Finding the right treatment for depression can be exhausting and demoralising. The three key treatments are antidepressants, therapy and lifestyle changes, but all three take time, and you can expect a few false starts along the way.
Antidepressants usually don’t kick in for around six weeks. Even then there is no guarantee that any particular antidepressant will work for you. If it doesn’t, then comes a frustrating period of weaning off it, then slowly starting another. A further six-week wait follows, again with no guarantee.
Therapists can be hard to find and the wait for an appointment excruciating. Then comes a period of assessment and selecting the course of treatment. Whether that is cognitive-behavioural therapy, traditional psychotherapy, or any of the variations, any improvement takes hard work and likely a few months. Again there is no guarantee of success, and the patient may eventually find that this therapist or therapy is not for them. Another frustrating wait ensues.
Lifestyle changes such as exercise, meditation, improving diet or stopping alcohol are simultaneously the best and the worst treatments for depression. The best because they almost always help and come with zero side effects, but the worst because the hardest time to implement them is while depressed.
Clinical studies are often blind to these pitfalls. A trial usually compares the outcomes of two groups that have been through two different courses of treatment.
For example, say that:
- 100 people completed a course of Treatment A and 40 got better.
- 50 people completed a course of Treatment B and 30 got better.
Those results suggest that Treatment B is 50% better than Treatment A. That is the figure that gets attention, and often guides what doctors prescribe.
But what of the people who can’t finish the course – those who stop exercising, drop out of therapy, or stop taking their meds because of side effects? Those patients don’t make it into the final figures. All this means that clinical studies may not reflect what happens in the real world.
So how do we find the best course of treatment? The first step is to add a crucial element into the equation: tolerability. The tolerability of a course of treatment is the chance of completing it.
That chance relies mostly on side effects. The massive STAR-D trial showed that an antidepressant brings a 33% chance of full recovery. That figure rose to 70% for patients that go through the full four steps of adding or changing medications. Unfortunately, over 40% of participants never made it that far and dropped out. Of those that made it to the end, 30% had intolerable side effects. These figures take a huge bite out of an antidepressant’s chance of success.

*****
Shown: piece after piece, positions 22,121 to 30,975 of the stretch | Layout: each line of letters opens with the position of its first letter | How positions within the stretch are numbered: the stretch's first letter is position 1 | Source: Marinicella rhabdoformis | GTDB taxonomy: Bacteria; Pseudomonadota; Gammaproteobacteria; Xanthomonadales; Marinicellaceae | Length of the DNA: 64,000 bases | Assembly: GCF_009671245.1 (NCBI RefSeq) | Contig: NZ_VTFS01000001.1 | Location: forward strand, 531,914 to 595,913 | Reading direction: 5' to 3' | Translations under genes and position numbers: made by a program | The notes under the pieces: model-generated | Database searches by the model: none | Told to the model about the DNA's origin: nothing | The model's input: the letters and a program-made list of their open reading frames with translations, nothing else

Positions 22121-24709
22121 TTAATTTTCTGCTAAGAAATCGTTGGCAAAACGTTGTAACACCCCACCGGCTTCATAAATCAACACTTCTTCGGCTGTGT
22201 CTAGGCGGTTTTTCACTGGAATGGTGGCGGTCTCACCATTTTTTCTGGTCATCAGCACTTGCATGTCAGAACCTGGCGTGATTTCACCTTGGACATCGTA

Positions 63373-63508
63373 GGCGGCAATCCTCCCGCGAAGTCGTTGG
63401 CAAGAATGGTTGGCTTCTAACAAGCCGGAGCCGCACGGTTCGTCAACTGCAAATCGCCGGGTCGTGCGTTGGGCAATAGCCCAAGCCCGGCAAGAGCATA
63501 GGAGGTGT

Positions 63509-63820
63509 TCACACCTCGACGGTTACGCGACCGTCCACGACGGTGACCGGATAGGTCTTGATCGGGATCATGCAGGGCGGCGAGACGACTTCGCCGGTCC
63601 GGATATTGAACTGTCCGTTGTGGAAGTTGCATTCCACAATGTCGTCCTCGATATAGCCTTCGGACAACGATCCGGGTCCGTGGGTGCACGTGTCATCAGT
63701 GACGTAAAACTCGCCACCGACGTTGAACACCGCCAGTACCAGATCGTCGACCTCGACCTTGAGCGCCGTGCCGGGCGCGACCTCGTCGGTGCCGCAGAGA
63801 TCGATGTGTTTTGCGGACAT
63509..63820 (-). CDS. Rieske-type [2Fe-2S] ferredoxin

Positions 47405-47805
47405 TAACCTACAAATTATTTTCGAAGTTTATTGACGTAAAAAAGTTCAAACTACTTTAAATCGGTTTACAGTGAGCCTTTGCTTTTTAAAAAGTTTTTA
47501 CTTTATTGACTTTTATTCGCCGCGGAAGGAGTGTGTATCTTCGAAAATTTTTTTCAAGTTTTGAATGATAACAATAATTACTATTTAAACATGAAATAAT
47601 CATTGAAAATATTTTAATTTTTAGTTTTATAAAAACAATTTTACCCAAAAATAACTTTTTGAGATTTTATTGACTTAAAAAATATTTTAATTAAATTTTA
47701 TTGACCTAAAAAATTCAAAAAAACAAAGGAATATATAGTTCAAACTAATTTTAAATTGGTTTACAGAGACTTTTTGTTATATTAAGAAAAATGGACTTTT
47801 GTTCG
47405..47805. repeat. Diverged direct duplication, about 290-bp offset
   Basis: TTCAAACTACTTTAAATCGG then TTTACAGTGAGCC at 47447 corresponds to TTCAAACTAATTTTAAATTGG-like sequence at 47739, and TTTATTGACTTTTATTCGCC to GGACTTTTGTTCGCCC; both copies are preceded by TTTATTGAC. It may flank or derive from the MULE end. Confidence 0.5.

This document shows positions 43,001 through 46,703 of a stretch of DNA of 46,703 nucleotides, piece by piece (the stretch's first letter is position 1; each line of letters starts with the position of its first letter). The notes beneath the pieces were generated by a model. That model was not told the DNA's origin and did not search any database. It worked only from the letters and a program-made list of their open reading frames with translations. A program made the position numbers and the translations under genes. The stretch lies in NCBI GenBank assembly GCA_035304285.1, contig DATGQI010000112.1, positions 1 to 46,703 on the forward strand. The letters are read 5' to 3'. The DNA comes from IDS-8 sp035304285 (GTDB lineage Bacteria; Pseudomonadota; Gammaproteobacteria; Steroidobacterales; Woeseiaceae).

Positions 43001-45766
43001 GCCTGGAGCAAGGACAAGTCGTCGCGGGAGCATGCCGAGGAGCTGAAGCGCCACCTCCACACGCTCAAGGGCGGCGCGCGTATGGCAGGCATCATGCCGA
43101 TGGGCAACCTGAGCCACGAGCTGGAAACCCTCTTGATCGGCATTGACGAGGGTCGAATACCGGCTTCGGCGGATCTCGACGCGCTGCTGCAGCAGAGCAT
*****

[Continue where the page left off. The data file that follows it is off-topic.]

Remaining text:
Knowing this, doctors often select an antidepressant with the side effect profile that best matches their patient. Mirtazapine, for example, tends to cause sedation and weight gain, which could be fine for someone with poor appetite and trouble sleeping.
Fluoxetine could be the choice for patients with no concern over sexual side effects. Alas, finding patients who have no fear of weight gain or sexual problems can be difficult. Tolerability is also low for lifestyle changes, since most people cannot sustain genuine changes for long, and depression only makes that harder.
If selecting the right antidepressant was based on effectiveness alone, then the best choice would be one of the older generation, the tricyclics or the MAO-inhibitors. These old workhorses consistently prove to be the most effective in clinical trials; unfortunately, they also have the lowest tolerability. Today they are mainly used after several courses of newer antidepressants have failed to do the job.
Electroconvulsive therapy is in a similar position. The fastest and most effective, ECT, remains a psychiatrist’s primary weapon against very severe depression. Alas the tolerability of ECT means that it is usually saved until everything has failed. A promising treatment for the near future looks to be esketamine (an intranasal spray), which acts even faster and appears to be highly effective. Thankfully tolerability is also high. Neurocentrix is one of the few centres with esketamine available for selected patients.
Understanding the twin goals of tolerability and effectiveness also illuminates why transmagnetic stimulation has become such a popular choice for psychiatrists at Neurocentrix. TMS boasts similar effectiveness to antidepressants but comes with very few side effects. This means that tolerability is high and patients almost always complete the planned course. TMS avoids the frustration of weaning antidepressants and starting a new one, or waiting for the effects of therapy.
Before starting a treatment for depression, make sure to discuss with your doctor not just whether it works, but also your chance of completing the course. Only by combining effectiveness and tolerability can we judge a treatment for its use in the real world.